Author: Teodora Botin
Teo is a junior in high school at the Gheorghe Lazar National College, Romania, and has very ambitious goals. She loves to have fun with her friends and hopes she will become a cardiothoracic surgeon.
Imagine a future in which parents can create children with their desired characteristics, selecting the child’s height, eye colour, and hair colour as they please. In this futuristic world, farmers can grow drought-resistant plants, and cancer would be a sad memory of the past. Sounds like a summary of a sci-fi movie, but some of this is already happening!
Modifying genotypes and phenotypes is done through CRISPR, which stands for Clustered Regularly Interspaced Short Palindromic Repeats. CRISPR-Cas9 is a type of genome editing technology. In essence, it is a series of short repetitive DNA sequences with “spacers” placed between them. Bacteria use these genetic sequences to “remember” each specific virus that attacks them.
Before discussing the pros and cons of these predictions, how does CRISPR work? It’s important to remember that from the smallest single-celled organism to the largest creatures on earth, every living thing is defined by its genes. The DNA in our genes act as a guide for our cells. The DNA instructs the cells how to make proteins and dictates what those proteins will do within the body. Thus, if we can control our DNA, we can control how our body looks and acts! Essentially, four structural units called bases are joined in exact sequences, which tell the cell how to behave and represent the foundation of each of our traits.
Natural CRISPR uses two main components. The first component is short fragments of repetitive DNA called “clusters regularly interspersed with repeated palindromic sequences,” or more simply, CRISPRs. The next is Cas or “CRISPR-associated proteins” that cleave DNA like molecular scissors. When a virus invades the bacterium, Cas proteins remove a segment of viral DNA to stick to the CRISPR region of the bacterium, capturing a chemical image of the infection. These viral codes are then copied into short pieces of RNA, having many roles in our cells, but in the case of CRISPR, RNA binds to a special protein called Cas9. The resulting complexes behave like antibodies, which block free genetic material and try to bind to the virus. If the virus returns, this complex will recognize it immediately, and Cas9 will quickly destroy the viral DNA. Many bacteria have this type of defense mechanism.
But in 2012, scientists discovered how to “hijack” CRISPR to target not only viral DNA, but any DNA in almost every organism. Industries can use CRISPR as a tool: it can create new drug therapies for human diseases, help farmers grow pathogen-resistant plants, create new species of plants and animals – and even bring back those that have gone extinct.
Although there are many pros, people remain skeptical about genetic editing. We could change mosquitoes to stop transmitting malaria, we could create plants that produce bigger and tastier fruits, but we do not know the long-term effects. These genetic changes are passed on to offspring and as we do not have complete and long-term tests, the side effects will remain unknown for quite a while. In addition, there are issues related to ethics. Given the permanent nature of the change in a person’s genome, the FDA (Food and Drug Administration) is cautiously approaching CRISPR. Some scientists have even proposed a moratorium on research until more information is found about the potential impact on people.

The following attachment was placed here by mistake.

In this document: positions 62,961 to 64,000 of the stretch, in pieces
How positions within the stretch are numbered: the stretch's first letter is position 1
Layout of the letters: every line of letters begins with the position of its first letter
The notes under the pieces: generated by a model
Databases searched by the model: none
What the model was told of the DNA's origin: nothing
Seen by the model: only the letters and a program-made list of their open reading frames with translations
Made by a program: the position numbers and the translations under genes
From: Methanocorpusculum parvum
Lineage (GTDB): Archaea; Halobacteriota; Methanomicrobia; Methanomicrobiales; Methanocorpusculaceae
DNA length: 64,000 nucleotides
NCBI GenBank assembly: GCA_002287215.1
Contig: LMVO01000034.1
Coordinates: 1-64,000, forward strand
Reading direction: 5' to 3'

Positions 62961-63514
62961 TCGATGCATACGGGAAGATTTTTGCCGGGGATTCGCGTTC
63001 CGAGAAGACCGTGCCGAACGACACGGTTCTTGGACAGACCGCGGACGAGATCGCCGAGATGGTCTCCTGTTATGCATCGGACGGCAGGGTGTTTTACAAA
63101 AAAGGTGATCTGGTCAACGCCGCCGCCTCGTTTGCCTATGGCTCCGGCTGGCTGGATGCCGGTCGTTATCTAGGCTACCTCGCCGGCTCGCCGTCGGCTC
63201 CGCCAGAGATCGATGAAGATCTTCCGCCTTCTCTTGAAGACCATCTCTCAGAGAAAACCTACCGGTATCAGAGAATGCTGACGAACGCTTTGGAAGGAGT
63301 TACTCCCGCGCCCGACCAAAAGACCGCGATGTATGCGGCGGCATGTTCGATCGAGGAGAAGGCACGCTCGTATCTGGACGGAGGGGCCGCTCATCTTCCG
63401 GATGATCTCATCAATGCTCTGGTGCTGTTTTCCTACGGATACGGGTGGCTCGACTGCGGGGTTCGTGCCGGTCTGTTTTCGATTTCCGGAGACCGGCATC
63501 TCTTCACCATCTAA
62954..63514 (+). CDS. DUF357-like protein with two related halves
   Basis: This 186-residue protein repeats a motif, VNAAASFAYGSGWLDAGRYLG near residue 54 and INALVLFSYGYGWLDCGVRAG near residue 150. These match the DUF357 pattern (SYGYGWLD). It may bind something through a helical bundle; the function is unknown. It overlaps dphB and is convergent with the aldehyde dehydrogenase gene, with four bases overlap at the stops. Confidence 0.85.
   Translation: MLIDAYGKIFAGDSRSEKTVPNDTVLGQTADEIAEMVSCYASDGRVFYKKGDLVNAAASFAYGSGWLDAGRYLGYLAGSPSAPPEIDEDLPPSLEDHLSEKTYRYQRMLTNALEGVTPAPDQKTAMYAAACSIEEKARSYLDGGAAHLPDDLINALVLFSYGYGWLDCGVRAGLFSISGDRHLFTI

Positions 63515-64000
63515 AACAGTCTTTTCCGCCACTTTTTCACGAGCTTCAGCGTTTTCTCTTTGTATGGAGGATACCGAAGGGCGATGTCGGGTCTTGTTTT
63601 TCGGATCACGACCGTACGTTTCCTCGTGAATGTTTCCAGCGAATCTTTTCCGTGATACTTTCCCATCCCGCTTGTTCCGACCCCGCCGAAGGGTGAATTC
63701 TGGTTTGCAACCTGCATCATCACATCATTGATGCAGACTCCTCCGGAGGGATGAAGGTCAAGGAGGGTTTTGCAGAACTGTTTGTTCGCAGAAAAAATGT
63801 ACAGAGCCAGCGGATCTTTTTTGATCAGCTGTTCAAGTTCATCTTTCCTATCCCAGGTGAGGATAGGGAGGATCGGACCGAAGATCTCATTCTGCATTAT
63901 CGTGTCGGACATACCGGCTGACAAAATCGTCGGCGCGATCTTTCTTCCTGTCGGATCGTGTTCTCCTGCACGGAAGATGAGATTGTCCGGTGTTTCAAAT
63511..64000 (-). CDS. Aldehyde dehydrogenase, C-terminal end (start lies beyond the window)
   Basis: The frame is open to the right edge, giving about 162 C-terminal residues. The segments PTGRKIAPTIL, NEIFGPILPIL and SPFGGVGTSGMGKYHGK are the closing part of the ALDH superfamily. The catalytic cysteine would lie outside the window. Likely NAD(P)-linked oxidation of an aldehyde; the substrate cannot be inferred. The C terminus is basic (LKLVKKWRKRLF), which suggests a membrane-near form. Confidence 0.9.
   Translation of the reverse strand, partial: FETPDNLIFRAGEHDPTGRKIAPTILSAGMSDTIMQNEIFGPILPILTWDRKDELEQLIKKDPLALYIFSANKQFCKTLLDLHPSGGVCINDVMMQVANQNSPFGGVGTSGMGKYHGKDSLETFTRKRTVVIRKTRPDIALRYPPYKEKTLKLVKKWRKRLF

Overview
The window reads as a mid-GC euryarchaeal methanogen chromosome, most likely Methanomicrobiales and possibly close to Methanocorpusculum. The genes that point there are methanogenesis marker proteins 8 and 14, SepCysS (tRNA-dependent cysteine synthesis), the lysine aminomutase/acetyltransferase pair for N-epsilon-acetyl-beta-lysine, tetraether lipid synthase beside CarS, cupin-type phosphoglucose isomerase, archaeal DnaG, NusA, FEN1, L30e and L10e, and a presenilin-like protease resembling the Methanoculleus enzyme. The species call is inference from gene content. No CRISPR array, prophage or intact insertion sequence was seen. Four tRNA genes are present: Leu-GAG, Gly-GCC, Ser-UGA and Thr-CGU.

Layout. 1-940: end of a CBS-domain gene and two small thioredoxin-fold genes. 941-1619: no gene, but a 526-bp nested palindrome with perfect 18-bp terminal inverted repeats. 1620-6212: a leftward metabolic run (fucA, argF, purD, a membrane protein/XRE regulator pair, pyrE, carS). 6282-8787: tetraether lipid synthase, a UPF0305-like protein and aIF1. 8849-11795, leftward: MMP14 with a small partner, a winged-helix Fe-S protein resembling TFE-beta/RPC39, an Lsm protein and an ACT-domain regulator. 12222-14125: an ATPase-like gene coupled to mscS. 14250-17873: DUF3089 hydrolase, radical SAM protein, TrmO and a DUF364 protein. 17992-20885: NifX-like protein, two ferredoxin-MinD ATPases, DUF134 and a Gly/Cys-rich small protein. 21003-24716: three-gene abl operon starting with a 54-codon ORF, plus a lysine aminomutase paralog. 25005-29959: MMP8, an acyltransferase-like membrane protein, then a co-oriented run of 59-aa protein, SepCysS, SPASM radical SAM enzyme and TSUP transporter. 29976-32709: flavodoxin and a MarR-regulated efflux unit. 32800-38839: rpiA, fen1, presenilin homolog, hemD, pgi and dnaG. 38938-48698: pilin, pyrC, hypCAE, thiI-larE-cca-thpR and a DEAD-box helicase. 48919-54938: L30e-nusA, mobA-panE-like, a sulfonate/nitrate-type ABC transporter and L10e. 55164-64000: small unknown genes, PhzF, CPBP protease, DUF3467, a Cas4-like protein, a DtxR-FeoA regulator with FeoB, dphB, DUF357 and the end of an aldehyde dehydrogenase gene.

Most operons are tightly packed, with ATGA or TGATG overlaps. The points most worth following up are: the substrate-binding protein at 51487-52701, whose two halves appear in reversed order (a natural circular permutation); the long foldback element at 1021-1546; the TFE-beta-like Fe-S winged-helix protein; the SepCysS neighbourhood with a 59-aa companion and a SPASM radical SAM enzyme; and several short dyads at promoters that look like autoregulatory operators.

Several experiments have been started in China, USA, Europe, including the CRISPR Therapeutics study which focused on a blood disorder known as beta-thalassemia, resulting in abnormal red blood cell production. Together with Vertex Pharmaceuticals in Boston, CRISPR Therapeutics officially began the first clinical trial of beta-thalassemia therapy in September 2018.
Although fairly innovative, this research was not the first to use CRISPR to manipulate human genetic material. In August 2017, a team led by biologist Shoukhrat Mitalipov of Oregon Health and Science University received private funding to use CRISPR-Cas9 to target a mutation in viable human embryos that causes thickening of the heart muscles. 72% of the modified embryos returned to the laboratory without mutation (higher than the usual 50% chance of inheritance).
Some critics argue that genetic editing of embryos is unethical, even if the edited embryos are not intended for transfer and implantation. This type of testing does not currently receive federal funding, but is based on funding from private donors.
However, one thing is for sure; CRISPR is an innovation and will represent the future of medicine, food, agriculture and biotechnology. The landscape of genetic editing could look completely different in 100, 50 or even 10 years. After all, CRISPR is the cheapest and fastest form of genetic editing. From farmers to researchers, this new technology will have a major impact on our society.
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How CRISPR lets you edit DNA – Andrea M. Henle. (2019, January 24). YouTube. https://www.youtube.com/watch?v=6tw_JVz_IEc
Robinson, E. (2017, August 2). Study in Nature demonstrates method for repairing genes in human embryos that prevents inherited diseases. OHSU News. https://news.ohsu.edu/2017/08/02/study-in-nature-demonstrates-method-for-repairing-genes-in-human-embryos-that-prevents-inherited-diseases
What is CRISPR? (2016, February 18). YouTube. https://www.youtube.com/watch?v=MnYppmstxIs
What is CRISPR? (2020). New Scientist. https://www.newscientist.com/definition/what-is-crispr/
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